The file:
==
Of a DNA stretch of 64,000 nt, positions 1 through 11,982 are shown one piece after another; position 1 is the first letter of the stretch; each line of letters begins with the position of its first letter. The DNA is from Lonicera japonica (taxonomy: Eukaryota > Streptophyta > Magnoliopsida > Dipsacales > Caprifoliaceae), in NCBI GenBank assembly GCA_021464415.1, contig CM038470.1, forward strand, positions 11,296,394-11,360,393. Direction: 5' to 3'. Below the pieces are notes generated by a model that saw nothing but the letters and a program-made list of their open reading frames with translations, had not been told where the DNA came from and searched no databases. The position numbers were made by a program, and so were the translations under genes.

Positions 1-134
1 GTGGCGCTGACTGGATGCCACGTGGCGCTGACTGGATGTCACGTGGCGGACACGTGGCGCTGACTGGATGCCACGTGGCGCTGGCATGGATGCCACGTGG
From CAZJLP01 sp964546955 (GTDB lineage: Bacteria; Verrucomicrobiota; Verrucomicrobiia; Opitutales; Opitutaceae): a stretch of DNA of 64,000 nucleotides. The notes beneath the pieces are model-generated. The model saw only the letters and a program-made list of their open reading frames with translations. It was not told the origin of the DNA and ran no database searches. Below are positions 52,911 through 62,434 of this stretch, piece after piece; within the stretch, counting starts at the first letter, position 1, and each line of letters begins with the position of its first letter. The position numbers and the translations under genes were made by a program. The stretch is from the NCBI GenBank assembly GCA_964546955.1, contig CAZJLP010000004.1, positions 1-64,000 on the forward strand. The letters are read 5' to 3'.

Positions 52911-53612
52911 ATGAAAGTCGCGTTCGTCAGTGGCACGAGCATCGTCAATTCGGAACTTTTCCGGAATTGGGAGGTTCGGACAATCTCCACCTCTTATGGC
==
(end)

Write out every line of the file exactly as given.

Of a DNA stretch of 64,000 nt, positions 1 through 11,982 are shown one piece after another; position 1 is the first letter of the stretch; each line of letters begins with the position of its first letter. The DNA is from Lonicera japonica (taxonomy: Eukaryota > Streptophyta > Magnoliopsida > Dipsacales > Caprifoliaceae), in NCBI GenBank assembly GCA_021464415.1, contig CM038470.1, forward strand, positions 11,296,394-11,360,393. Direction: 5' to 3'. Below the pieces are notes generated by a model that saw nothing but the letters and a program-made list of their open reading frames with translations, had not been told where the DNA came from and searched no databases. The position numbers were made by a program, and so were the translations under genes.

Positions 1-134
1 GTGGCGCTGACTGGATGCCACGTGGCGCTGACTGGATGTCACGTGGCGGACACGTGGCGCTGACTGGATGCCACGTGGCGCTGGCATGGATGCCACGTGG
From CAZJLP01 sp964546955 (GTDB lineage: Bacteria; Verrucomicrobiota; Verrucomicrobiia; Opitutales; Opitutaceae): a stretch of DNA of 64,000 nucleotides. The notes beneath the pieces are model-generated. The model saw only the letters and a program-made list of their open reading frames with translations. It was not told the origin of the DNA and ran no database searches. Below are positions 52,911 through 62,434 of this stretch, piece after piece; within the stretch, counting starts at the first letter, position 1, and each line of letters begins with the position of its first letter. The position numbers and the translations under genes were made by a program. The stretch is from the NCBI GenBank assembly GCA_964546955.1, contig CAZJLP010000004.1, positions 1-64,000 on the forward strand. The letters are read 5' to 3'.

Positions 52911-53612
52911 ATGAAAGTCGCGTTCGTCAGTGGCACGAGCATCGTCAATTCGGAACTTTTCCGGAATTGGGAGGTTCGGACAATCTCCACCTCTTATGGC